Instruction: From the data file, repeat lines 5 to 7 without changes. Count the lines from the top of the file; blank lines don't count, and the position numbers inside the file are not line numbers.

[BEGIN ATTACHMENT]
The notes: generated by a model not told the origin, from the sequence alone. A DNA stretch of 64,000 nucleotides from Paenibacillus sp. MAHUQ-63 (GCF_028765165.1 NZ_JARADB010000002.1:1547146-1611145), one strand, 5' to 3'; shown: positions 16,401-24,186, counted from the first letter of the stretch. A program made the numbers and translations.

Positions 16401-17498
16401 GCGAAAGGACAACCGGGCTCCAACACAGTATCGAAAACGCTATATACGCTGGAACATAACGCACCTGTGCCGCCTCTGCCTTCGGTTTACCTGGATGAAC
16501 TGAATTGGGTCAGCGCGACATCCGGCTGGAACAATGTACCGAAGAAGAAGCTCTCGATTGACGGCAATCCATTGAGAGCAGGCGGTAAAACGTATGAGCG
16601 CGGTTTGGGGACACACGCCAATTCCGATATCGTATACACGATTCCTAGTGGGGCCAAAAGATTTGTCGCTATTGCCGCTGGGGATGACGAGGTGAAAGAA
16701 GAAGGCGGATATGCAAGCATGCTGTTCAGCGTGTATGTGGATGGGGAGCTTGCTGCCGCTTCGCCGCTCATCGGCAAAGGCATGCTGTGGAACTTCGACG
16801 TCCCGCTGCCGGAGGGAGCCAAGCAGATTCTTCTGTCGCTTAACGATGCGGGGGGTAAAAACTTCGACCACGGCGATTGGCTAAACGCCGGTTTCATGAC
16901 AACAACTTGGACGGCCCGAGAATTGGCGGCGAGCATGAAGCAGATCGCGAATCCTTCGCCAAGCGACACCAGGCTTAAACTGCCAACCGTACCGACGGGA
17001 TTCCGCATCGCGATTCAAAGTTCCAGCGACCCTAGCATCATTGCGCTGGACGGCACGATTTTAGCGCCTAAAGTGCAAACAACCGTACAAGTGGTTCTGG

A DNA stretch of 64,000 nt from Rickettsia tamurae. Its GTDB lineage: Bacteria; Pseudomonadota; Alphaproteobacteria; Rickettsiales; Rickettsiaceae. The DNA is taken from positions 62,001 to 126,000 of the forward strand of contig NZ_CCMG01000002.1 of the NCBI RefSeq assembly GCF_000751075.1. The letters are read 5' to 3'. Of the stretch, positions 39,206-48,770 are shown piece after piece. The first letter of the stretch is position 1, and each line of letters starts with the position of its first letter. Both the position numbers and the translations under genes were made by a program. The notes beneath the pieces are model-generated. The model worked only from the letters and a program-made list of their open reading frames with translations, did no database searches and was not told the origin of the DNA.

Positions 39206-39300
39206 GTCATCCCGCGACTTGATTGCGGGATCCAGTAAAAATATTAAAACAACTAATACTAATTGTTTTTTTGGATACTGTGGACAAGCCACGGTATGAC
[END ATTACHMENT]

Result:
16601 CGGTTTGGGGACACACGCCAATTCCGATATCGTATACACGATTCCTAGTGGGGCCAAAAGATTTGTCGCTATTGCCGCTGGGGATGACGAGGTGAAAGAA
16701 GAAGGCGGATATGCAAGCATGCTGTTCAGCGTGTATGTGGATGGGGAGCTTGCTGCCGCTTCGCCGCTCATCGGCAAAGGCATGCTGTGGAACTTCGACG
16801 TCCCGCTGCCGGAGGGAGCCAAGCAGATTCTTCTGTCGCTTAACGATGCGGGGGGTAAAAACTTCGACCACGGCGATTGGCTAAACGCCGGTTTCATGAC